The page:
Lighting For Senior Living Spaces
By: Craig DiLouie

The 65-plus age group is the United States’ fastest-growing demographic. This segment, counted as 13% of the population (39.6 million) in 2009, is projected to increase to 19% (72 million) by 2030. By 2025, 40% of the population will be over age 55. “Never before in human history has there been so many older people on the planet,” said Jay Massa, regional sales manager for Kenall Lighting ( “As the Baby Boomer population ages, the demand for senior living facilities will soon far outweigh the current capacity to serve this demographic.” Given the present economic conditions, more Baby Boomers are expected to age in place (i.e., retire locally). The base of facilities for senior living is therefore expected to grow across the country, along with products and services catering to this market.

A critical element of ensuring quality of life for the elderly is proper lighting designed to accommodate the aged eye. Even without age-related ocular conditions such as diabetic retinopathy and macular degeneration, as the eye ages, it becomes a less effective instrument of vision.

“Starting at about the age of 40, our vision begins to decline,” said Deb Zawodny, central regional sales manager, architectural ambient/healthcare, for Eaton’s Cooper Lighting business “The lenses of our eyes thicken and become more yellow to brown, which creates distortion in color perception: For example, blues and greens are hard to distinguish and blues may start to be seen more as grays. The pupils of our eyes also become smaller and less responsive to light: An 80-year-old needs six times the amount of light a 20-year-old does to see at the same level.”

Zawodny pointed out that higher light levels should be properly distributed, as the eye’s lens develops opacities over time that are prone to scattering light, resulting in greater sensitivity to glare and a greater likelihood to find glare disabling. For example, people with visual impairments may see a patch of glare on a tile floor as a wet spot. Conversely, if there is a very low light level on that same floor, the patch of relative low brightness may be seen as a physically low spot.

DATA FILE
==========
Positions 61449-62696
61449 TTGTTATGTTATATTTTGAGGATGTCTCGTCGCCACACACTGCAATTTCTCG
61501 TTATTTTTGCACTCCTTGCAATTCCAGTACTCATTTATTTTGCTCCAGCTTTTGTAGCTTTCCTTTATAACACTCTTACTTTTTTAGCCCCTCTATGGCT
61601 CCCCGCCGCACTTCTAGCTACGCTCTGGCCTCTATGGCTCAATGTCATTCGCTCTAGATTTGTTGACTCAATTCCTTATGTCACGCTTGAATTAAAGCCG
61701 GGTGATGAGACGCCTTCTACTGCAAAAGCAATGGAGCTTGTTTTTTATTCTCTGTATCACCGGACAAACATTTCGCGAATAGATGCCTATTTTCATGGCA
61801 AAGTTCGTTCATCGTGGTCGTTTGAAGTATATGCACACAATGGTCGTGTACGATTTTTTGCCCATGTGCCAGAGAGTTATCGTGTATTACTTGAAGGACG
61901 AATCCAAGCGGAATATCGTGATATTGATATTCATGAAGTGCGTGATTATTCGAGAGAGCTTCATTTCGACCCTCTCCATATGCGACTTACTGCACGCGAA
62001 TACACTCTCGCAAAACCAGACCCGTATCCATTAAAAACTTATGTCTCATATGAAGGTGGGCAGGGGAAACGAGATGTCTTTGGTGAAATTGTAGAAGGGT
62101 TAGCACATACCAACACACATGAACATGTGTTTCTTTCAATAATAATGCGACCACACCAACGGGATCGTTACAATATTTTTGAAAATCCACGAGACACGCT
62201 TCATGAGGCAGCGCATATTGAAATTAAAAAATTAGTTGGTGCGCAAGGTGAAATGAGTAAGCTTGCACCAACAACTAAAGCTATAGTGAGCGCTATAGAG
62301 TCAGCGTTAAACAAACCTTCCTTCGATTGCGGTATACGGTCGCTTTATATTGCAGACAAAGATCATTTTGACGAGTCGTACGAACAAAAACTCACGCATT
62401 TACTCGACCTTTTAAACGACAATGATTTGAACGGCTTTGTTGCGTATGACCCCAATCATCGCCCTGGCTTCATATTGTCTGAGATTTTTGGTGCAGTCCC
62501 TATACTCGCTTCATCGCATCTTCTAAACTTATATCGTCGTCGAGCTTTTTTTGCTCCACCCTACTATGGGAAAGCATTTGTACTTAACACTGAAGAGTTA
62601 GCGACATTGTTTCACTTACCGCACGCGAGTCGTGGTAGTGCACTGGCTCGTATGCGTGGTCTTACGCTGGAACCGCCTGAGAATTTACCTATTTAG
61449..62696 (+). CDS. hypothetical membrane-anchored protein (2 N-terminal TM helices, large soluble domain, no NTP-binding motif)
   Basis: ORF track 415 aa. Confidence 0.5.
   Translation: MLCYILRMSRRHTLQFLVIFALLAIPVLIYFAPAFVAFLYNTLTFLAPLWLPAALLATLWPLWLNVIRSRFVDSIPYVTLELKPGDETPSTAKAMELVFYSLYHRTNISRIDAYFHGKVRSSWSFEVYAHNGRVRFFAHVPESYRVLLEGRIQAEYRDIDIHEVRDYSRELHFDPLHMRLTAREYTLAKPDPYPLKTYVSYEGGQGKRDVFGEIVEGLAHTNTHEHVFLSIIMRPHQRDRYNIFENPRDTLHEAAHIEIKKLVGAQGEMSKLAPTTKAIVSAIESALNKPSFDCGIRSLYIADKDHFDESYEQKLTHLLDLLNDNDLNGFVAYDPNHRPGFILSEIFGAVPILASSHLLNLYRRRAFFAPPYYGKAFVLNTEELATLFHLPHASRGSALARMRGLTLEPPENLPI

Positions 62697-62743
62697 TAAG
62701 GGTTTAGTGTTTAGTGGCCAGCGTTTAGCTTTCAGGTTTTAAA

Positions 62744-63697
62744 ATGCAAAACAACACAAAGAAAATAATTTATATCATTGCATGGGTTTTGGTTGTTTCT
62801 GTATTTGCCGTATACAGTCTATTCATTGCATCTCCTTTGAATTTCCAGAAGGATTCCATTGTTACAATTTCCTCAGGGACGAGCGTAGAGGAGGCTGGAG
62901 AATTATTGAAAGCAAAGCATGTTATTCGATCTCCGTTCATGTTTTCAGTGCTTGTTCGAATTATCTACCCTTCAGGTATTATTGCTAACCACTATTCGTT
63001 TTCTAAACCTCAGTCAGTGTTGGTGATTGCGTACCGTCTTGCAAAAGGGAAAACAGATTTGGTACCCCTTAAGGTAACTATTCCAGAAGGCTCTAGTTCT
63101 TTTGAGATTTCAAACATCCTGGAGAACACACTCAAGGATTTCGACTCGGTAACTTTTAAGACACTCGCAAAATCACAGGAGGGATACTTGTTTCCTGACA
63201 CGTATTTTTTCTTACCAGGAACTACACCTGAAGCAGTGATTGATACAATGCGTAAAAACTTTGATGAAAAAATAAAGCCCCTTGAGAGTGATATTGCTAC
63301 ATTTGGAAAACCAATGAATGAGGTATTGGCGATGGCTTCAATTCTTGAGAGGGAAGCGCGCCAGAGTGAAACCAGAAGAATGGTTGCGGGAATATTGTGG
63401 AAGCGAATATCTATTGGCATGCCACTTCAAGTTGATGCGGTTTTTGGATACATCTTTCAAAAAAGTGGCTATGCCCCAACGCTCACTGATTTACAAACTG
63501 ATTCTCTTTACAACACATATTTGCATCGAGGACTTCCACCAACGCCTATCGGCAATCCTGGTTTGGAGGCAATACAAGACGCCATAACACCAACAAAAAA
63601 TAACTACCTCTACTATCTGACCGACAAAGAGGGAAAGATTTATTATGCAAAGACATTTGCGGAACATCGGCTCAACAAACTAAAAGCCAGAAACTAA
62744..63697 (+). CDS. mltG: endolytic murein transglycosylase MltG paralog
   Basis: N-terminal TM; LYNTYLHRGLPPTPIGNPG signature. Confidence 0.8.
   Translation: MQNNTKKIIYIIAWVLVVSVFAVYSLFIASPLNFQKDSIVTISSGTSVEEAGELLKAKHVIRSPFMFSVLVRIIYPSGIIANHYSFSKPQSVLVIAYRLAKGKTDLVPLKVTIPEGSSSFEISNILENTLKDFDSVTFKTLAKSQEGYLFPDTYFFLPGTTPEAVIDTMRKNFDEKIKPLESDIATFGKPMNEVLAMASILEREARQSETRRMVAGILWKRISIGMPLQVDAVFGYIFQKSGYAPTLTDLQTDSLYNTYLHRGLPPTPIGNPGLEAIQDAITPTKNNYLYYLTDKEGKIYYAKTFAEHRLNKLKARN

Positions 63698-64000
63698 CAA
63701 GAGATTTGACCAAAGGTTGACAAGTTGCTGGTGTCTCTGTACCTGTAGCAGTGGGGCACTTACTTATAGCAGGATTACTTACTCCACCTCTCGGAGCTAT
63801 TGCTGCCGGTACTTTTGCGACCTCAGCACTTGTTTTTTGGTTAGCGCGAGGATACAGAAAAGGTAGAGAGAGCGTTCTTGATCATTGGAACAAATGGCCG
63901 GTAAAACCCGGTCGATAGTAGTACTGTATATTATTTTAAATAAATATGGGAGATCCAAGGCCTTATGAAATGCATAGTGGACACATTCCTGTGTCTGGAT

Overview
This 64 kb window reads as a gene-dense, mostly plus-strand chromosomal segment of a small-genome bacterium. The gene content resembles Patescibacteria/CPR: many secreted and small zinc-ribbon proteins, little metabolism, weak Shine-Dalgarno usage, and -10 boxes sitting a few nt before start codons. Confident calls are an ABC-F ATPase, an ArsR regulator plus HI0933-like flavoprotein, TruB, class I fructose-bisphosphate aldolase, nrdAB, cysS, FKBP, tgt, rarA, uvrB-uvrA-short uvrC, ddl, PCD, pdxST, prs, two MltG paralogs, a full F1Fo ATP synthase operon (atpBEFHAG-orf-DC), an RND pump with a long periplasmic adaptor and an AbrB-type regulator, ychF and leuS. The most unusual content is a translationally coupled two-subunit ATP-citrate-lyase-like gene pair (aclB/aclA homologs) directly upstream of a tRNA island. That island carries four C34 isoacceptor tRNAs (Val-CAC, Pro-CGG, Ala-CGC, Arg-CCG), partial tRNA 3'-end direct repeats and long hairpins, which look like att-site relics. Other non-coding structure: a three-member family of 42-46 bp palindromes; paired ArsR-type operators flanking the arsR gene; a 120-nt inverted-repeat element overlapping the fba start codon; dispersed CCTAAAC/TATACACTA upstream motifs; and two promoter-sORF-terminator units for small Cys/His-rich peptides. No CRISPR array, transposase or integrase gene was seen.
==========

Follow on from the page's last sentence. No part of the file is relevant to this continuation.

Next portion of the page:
As a result, it is important that light levels be high, but uniform, within each space. Going even further, light levels should be reasonably consistent from space to space, as the mature eye takes longer to adapt to significant changes in light level.

The Illuminating Engineering Society (IES; offers guidelines for lighting for the aging eye, recommending high levels of uniform ambient lighting that is consistent between rooms and provided without direct or reflected glare:

  • Light fixtures should be properly shielded or feature concealed sources.
  • Indirect ambient lighting is preferred and can be implemented using valances, wall washers, torchieres, and similar equipment.
  • Lighter finishes on walls and ceilings will brighten the space by reflecting more light.
  • Wherever possible, daylight should be used as long as it is balanced with the electric lighting, which may be realized by introducing it from more than one direction (e.g., skylights, opposing walls, etc.) or by increasing    electric light levels.
  • Skylights with direct sun exposure should feature diffused glass or plastic.
  • Well-placed task lighting with adjustable levels of illumination can provide supplemental lighting in specific reading or work areas.
  • Additional supplementary illumination, such as lighting mounted under exterior stair rails, can provide additional light for safety.
  • All lamps should provide good color rendering, with a CRI of 80+.

A Customized Approach
“Senior living now covers a wide range of facilities and residents, and a onesize-fits-all approach definitely doesn’t apply,” said Zawodny. “This can make designing these facilities difficult lighting must be provided that is suitable for everyone from healthy, active residents to those in declining health and with failing sight. In transitional living, these groups may be separated; in others, they may all inhabit the same facility or at least share some common areas. When residents transition to hospital care areas, we need to provide clinical lighting that is as residential in look as possible to provide somewhat of a comfort level to the resident who has now become a patient.”
“The most important consideration in lighting a senior living facility is ensuring the safety of the residents,” added Massa.

New senior facilities should be designed to current standards and will benefit from knowledge of IES guidelines and expertise in their application; research suggests many older facilities are underlighted and may benefit from a redesign to current standards. Common areas, corridors, and task lighting in residential and clinical areas are good places to start upgrading.